LIVE REVIEW! King's X - The Slade Rooms, Wolverhampton

June 19, 2017


The Slade Rooms in Wolverhampton, an amazing little venue down a side street in Wolverhampton. Almost Tardis like from the appearance outside. A small glass doorway on the street expands into the rather large bar area, then through another door and you're into the dark, intimate yet magnificent concert hall. One of my favourite venues to catch a band in and tonight legends King's X have rolled into town.


The show is sold out and the queue to get in loops round the corner and up the street early doors. Opening act Kings of Spade, running behind for their allocated time, take to the cosy stage a cool fifteen minutes late. Front woman Kasi, with her 6 inch high red mow-hawk and bare feet takes centre stage, a little reluctantly it would seem. Having never heard them before, first impressions tell me we are about to be hit with a wedge of aggressive punk, but those impressions could not be further from the truth.


Blues driven guitars and a funk filled bass kick us off before the crowd are stunned by Kasi's vocals, think Stevie

Nicks vocal range and you're not far off. The self made band, signed to no record label, put on a show fueled by dirty blues and deep soul mixed with traditional hard rock. A heady mix that works exquisitely for 45 minutes of self written music with a cover or two thrown in for good measure. The Animal's House of the Rising Sun showcases Kasi's vocals whilst their own songs introduced the guitar stylings of Jesse Savio with some string bending solos that would make any household name guitarist jealous.


Stage cleared and new rigs set up, its now time for the main event. King's X have had a long and varied career, touring arena's opening for acts including Iron Maiden, AC/DC, Scorpions, Pearl Jam and Mötley Crüe. Always the bridesmaids and never the bride it would seem, well tonight they get to shine in their own right on this European headline tour. Okay the Slade Rooms is not quite the size of the arena's they've opened in previously, but seeing your favourite band in a sold out intimate venue like this is what every fan dreams of.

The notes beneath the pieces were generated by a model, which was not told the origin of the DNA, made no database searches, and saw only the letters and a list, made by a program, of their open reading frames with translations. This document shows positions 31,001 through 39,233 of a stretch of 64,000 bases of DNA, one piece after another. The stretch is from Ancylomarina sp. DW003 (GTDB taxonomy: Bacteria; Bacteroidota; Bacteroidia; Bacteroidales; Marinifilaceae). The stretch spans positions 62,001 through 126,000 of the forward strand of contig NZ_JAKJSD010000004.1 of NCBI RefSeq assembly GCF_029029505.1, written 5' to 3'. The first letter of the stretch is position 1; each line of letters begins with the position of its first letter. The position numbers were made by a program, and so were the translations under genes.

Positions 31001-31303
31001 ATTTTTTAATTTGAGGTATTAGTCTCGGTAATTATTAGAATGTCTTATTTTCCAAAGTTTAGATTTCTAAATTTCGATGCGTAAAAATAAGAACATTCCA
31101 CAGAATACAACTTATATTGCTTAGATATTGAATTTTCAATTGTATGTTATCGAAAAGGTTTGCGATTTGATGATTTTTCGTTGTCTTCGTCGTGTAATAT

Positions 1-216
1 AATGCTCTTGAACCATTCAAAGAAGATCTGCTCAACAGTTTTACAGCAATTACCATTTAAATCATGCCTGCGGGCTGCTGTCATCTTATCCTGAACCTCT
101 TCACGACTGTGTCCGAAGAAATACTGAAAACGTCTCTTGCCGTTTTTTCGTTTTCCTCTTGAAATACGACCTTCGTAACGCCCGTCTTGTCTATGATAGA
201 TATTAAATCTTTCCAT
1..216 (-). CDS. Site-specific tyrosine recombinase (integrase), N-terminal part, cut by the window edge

Entering the stage it's drummer Jerry Gaskill that gets the biggest welcome, the 500 strong crowd chanting "Jerry... Jerry..." as he takes up his stool. Getting off to a raucous start, they open with Groove Machine, from 1998's album Tapehead, "Welcome to... the groove machine" probably the most fitting start to a concert I've ever been to. Chorus sung purely by the crowd, as if front man dUG Pinnick knew exactly how the audience would react. World gives Ty Tabor the first of many chances to shine, with a masterful solo and Pillow, that tribal pounding song has the crowds fists in the air pumping along with the song.


The funk laden tunes fill the room with a joyful, soulful air of enjoyment, the crowd bouncing along as the band real through a set spanning their full thirty year career. Looking for Love keeps the hot, sweaty room singing at the top of their voices. Pinnick reveling in the limelight, grin covering his face, swinging his bass around the stage in youthful vigor. Rounding out a fantastic set with Dogman and Golidlox brings to an end fantastic night of hard rock infused with funk and lashings of blues riddled soul. King's X may not be the youngest band on the circuit these days, but they are still certainly one of the most entertaining.

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